2. Mary         12. Pendragon       22. Sloth
         3. Bashful      13. Pandora         23. Envy
         4. Dopey        14. Faith           24. Anger
         5. Sleepy       15. Hope            25. Kasczynski
         6. Grouchy      16. Charity
         7. Doc          17. Love
         8. Sneazy       18. Longsuffering
         9. Handsome     19. Chastity
        10. Cassandra    20. Smith











Donald E. Eastlake 3rd                                          [Page 6]


INTERNET-DRAFT        Verifiable Random Selection           October 1998


   Ordered list of randomness sources:
       1. Massachusetts Mass Millions lottery six winning numbers
   (ignoring the seventh "extra" number) for 1 October 1998.
       2. Numbers of the winning horses at Hialeia for all races for the
   first day on or after x October 1998 on which at least two races are
   run.
       3. The Massachusetts State Lottery daily number for 1 October
   1998 treated as a single four digit integer.
       4. Closing price of Example Company stock for the first business
   day after x October 1998 when it trades.

   Randomness publicly produced:
       Source 1:  9, 18, 26, 34, 41, 45
       Source 2:  2, 5, 12, 8, 10
       Source 3:  9319
       Source 4:  13 11/16

   Resulting key string:

       9.18.26.34.41.45./2.5.8.10.12./9319./13.6875/

   The table below gives the hex of the MD5 of the above key string
   bracketed with a byte whose value is successively 0x00, 0x01, 0x02,
   through 0x09.  The divisor for the number size of the remaining pool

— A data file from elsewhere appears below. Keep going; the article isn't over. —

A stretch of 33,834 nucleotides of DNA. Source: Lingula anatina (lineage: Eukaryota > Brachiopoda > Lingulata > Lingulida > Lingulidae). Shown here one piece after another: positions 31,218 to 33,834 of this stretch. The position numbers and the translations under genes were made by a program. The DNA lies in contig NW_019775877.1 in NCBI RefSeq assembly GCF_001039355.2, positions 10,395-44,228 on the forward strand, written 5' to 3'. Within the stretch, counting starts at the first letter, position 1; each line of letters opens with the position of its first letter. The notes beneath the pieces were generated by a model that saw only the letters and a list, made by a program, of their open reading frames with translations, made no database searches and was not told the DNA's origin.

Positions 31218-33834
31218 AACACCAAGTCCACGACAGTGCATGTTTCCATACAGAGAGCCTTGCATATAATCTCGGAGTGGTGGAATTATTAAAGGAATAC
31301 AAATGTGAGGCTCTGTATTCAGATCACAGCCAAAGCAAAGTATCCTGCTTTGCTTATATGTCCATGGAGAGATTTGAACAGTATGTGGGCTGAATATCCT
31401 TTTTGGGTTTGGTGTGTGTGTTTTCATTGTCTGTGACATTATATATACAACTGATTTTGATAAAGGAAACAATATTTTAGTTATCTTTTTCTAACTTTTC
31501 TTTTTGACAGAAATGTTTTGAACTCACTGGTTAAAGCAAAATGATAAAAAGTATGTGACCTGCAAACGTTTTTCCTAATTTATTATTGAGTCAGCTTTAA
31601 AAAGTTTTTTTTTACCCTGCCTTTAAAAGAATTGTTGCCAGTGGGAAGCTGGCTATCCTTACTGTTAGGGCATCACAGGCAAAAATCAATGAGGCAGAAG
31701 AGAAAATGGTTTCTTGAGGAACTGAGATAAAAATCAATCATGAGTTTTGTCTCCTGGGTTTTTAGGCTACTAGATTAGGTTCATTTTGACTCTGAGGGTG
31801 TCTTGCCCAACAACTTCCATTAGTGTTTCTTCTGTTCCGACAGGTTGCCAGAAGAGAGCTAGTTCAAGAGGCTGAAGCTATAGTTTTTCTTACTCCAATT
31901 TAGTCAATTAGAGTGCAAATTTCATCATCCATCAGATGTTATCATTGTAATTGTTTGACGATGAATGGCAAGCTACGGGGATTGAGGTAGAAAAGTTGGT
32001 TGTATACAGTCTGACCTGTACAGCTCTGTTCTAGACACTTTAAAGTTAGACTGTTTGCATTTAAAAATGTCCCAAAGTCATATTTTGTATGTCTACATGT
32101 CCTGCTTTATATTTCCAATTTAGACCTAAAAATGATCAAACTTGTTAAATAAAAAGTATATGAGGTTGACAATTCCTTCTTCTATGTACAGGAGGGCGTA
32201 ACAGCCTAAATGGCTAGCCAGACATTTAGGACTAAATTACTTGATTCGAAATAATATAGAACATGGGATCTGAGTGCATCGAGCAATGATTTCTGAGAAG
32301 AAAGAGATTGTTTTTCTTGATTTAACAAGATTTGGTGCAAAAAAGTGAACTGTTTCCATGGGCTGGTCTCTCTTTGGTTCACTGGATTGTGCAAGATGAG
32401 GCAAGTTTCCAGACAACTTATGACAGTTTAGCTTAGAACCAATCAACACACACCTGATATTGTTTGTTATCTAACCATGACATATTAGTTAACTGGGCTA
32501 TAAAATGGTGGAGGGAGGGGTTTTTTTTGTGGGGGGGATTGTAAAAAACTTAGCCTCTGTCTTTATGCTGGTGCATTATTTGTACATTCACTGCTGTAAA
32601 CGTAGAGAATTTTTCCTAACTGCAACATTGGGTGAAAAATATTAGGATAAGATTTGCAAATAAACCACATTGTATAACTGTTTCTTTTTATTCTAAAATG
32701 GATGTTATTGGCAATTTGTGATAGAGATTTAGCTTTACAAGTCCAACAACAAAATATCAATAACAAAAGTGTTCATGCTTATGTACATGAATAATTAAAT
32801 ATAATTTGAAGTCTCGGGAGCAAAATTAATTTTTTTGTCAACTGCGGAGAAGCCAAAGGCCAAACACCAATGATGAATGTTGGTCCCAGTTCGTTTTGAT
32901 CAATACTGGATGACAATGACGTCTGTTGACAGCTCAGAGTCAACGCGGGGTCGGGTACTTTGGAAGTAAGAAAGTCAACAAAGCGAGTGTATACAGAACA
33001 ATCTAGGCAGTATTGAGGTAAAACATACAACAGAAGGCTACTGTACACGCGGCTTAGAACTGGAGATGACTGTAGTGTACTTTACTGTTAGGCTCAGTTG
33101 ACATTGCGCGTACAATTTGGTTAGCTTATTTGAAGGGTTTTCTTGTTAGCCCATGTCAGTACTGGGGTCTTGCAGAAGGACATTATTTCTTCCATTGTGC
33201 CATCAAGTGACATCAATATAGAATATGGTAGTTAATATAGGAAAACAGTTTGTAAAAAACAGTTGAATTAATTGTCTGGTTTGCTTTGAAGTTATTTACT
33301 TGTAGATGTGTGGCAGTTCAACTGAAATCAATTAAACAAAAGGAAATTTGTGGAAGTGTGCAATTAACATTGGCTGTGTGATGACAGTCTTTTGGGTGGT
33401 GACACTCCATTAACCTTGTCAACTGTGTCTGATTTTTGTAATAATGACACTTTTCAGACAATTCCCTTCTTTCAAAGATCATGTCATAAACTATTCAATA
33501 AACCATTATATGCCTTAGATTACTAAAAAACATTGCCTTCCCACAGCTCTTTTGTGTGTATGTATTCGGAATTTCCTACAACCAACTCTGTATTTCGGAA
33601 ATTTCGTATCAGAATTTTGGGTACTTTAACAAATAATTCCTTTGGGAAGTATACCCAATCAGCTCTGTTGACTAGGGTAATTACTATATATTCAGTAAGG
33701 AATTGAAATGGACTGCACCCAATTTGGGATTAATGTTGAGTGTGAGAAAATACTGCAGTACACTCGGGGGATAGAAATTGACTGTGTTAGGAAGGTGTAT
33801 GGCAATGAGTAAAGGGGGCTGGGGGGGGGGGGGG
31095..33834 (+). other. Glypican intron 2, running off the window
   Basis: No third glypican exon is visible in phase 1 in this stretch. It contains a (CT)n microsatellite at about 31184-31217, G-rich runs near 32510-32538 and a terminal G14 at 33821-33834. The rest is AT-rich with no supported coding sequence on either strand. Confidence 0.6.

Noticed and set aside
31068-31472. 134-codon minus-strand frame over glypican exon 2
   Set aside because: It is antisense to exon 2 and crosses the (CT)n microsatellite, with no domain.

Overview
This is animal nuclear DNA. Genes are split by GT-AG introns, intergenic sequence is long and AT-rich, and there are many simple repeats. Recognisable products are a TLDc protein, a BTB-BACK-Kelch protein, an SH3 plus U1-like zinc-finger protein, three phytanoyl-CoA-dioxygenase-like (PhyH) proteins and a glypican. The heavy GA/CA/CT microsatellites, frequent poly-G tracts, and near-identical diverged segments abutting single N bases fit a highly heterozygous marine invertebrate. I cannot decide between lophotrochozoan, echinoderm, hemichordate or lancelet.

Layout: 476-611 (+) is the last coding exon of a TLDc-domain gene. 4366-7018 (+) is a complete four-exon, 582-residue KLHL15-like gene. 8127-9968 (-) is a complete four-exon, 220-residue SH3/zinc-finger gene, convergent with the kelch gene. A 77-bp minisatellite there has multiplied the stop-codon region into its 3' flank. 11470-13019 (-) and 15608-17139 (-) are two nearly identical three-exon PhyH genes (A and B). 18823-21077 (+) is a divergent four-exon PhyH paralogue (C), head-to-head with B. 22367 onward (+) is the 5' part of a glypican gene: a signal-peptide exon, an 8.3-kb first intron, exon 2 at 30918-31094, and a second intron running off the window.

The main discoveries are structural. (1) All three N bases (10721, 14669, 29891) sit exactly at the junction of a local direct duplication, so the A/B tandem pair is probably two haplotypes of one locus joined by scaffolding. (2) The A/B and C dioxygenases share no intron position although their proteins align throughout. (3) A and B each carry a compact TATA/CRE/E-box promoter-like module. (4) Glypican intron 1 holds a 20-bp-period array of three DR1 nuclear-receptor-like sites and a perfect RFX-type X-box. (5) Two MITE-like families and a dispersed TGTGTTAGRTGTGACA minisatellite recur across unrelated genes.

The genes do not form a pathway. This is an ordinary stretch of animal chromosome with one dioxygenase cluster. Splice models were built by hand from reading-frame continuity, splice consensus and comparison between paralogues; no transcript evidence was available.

at each stage is given and the index of the selectee as per the
   original number of those in the pool.

   index        hex value of MD5        div  selected
    1  746612D0A75D2A2A39C0A957CF825F8D  25  -> 12 <-
    2  95E31A4429ED5AAF7377A15A8E10CD9D  24  ->  6 <-
    3  AFB2B3FD30E82AD6DC35B4D2F1CFC77A  23  ->  8 <-
    4  06821016C2A2EA14A6452F4A769ED1CC  22  ->  3 <-
    5  94DA30E11CA7F9D05C66D0FD3C75D6F7  21  ->  2 <-
    6  2FAE3964D5B1DEDD33FDA80F4B8EF45E  20  -> 24 <-
    7  F1E7AB6753A773EFE46393515FDA8AF8  19  -> 11 <-
    8  700B81738E07DECB4470879BEC6E0286  18  -> 19 <-
    9  1F23F8F8F8E5638A29D332BC418E0689  17  -> 15 <-
   10  61A789BA86BF412B550A5A05E821E0ED  16  -> 22 <-

   Resulting selection, in order selected:

         1. Pendragon (12)     6. Anger (24)
         2. Grouchy (6)        7. Pollyanna (11)
         3. Sneazy (8)         8. Chastity (19)
         4. Bashful (3)        9. Hope (15)
         5. Mary (2)          10. Sloth (22)






Donald E. Eastlake 3rd                                          [Page 7]


INTERNET-DRAFT        Verifiable Random Selection           October 1998


6. Security Considerations

   Careful choice of should be made of randomness inputs so that there
   is no reasonable suspicion that they are under the control of the
   administrator.  And equal care needs to be given that the algorithm
   selected is faithfully executed with the designated inputs values.
   Publication of the results and a week or so window for the community
   of interest to duplicate the calculations should give a reasonable
   assurance against implementation tampering.











































Donald E. Eastlake 3rd                                          [Page 8]


INTERNET-DRAFT        Verifiable Random Selection           October 1998


7.  Reference Code

   This code makes use of MD5 reference code from RFC 1321.

   #include <limits.h>
   #include <stdio.h>
   #include <stdlib.h>